The flipside of the affordable housing crisis
… is people like me, who have made spectacular capital gains as home owners. Through the dumb luck of having bought real estate at the right time, before the current boom, my family has reaped a windfall profit that only an oil executive could sneer at.
It is not particularly accessible. We need to live somewhere and could only really cash out if we were to move out of Vancouver. We could borrow against the equity but I’m not a very good consumer of all the crap out there. So it is a gain that is limited, although it does serve to provide a level of insurance and stability.
But a large gain nonetheless and if we were to sell I would pay not a penny in capital gains taxes. That kind of policy may be a good thing, or not. Still, it is public policy that makes the call to exclude capital gains on principal residences, as well as preferential tax treatment of other capital gains, such as when you sell stocks, the cottage or a Picasso.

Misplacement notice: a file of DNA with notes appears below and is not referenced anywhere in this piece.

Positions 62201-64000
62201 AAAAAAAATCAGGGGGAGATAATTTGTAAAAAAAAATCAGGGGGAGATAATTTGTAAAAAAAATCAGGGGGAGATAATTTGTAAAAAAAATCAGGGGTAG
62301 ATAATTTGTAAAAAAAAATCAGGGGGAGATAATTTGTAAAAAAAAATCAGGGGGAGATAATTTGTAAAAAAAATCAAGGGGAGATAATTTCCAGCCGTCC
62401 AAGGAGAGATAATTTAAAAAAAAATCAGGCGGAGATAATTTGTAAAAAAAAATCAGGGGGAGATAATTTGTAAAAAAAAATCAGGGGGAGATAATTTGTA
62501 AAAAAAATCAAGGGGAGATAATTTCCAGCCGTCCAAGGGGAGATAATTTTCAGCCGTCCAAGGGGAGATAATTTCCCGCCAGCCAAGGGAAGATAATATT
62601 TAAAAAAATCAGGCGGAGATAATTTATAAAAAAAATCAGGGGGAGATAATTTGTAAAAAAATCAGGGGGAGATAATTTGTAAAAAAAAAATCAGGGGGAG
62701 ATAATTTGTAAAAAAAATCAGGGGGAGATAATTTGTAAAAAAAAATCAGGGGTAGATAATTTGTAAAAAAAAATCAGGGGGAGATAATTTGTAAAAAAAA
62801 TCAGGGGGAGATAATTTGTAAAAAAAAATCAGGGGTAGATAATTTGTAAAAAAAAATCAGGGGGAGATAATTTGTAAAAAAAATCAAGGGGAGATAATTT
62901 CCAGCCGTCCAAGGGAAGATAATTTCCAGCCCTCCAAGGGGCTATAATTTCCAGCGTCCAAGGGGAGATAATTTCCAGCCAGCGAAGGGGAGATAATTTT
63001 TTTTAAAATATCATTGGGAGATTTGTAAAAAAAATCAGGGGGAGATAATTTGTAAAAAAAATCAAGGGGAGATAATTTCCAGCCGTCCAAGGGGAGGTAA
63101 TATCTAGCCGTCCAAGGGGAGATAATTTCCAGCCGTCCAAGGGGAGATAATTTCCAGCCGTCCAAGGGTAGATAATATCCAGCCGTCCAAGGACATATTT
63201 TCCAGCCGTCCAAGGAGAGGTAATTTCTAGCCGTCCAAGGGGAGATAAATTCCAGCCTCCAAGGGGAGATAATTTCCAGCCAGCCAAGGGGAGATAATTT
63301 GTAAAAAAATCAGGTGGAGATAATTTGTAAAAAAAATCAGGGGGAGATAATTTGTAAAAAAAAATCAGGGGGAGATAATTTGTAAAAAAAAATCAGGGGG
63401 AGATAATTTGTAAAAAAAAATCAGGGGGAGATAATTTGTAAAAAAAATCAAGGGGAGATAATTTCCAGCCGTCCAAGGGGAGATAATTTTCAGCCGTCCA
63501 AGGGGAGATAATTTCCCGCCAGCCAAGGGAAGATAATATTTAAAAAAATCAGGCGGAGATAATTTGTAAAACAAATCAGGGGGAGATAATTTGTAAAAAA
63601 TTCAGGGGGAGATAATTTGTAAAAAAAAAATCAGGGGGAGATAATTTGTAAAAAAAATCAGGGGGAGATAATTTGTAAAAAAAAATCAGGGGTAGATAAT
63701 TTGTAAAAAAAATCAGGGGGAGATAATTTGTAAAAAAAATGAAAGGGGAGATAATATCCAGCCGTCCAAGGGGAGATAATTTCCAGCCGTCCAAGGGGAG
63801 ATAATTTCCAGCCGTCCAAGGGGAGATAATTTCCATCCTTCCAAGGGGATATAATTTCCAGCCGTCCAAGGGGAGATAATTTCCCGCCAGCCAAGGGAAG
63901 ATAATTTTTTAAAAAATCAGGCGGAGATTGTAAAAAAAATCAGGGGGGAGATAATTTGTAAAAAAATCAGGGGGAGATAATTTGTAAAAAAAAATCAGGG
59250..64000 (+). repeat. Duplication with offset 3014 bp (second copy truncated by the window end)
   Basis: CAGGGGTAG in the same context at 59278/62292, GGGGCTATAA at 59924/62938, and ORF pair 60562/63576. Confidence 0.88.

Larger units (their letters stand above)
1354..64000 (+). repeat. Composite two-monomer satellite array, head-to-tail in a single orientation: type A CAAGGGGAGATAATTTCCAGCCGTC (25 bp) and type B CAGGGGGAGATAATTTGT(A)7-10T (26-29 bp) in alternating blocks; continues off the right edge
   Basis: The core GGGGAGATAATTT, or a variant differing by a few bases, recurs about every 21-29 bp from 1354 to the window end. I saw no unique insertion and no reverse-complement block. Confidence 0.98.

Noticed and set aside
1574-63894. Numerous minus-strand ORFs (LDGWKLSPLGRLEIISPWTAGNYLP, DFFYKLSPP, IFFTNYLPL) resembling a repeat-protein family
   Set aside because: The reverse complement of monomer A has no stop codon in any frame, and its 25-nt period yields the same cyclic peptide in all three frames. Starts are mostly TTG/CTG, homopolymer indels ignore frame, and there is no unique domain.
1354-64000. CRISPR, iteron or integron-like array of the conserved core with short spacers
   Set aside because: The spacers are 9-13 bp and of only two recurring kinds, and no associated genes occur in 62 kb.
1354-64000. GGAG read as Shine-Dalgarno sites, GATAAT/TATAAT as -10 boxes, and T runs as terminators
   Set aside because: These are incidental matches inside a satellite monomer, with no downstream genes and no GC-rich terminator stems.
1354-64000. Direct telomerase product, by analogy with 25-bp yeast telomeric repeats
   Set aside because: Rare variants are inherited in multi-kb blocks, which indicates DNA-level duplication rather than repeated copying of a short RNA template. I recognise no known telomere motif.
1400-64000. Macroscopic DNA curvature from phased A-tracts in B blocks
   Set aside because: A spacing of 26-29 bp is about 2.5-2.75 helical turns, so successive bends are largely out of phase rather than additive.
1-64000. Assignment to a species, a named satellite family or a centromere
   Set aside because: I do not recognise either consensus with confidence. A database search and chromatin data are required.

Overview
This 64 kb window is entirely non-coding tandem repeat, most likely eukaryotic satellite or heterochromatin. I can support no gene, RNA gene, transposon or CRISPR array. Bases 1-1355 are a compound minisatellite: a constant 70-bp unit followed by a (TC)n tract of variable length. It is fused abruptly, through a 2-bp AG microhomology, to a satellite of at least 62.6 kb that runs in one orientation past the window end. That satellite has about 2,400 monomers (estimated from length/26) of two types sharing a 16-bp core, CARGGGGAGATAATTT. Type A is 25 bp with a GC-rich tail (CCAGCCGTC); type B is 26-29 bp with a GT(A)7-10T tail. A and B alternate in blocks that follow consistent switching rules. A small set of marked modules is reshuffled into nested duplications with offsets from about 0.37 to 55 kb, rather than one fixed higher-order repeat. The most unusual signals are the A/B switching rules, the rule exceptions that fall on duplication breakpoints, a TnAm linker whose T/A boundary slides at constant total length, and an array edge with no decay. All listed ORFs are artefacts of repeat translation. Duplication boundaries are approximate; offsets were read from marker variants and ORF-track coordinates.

Base-broadening to include full income taxes on all capital gains (they could be averaged over five years or so to smooth out the impact) would be a real deterrent to the speculation in real estate (and in financial markets) we have seen in recent years. And would provide tax revenue to build some actual affordable housing, for which we have a massive market failure right now.
This would be a controversial and unpopular shift in tax policy, of course, so it is probably never going to happen. But it is at the heart of the growing gap in wealth distribution that has emerged in recent years, and would make the income inequality stats look all the worse were Statscan to count accrued capital gains in its income measures.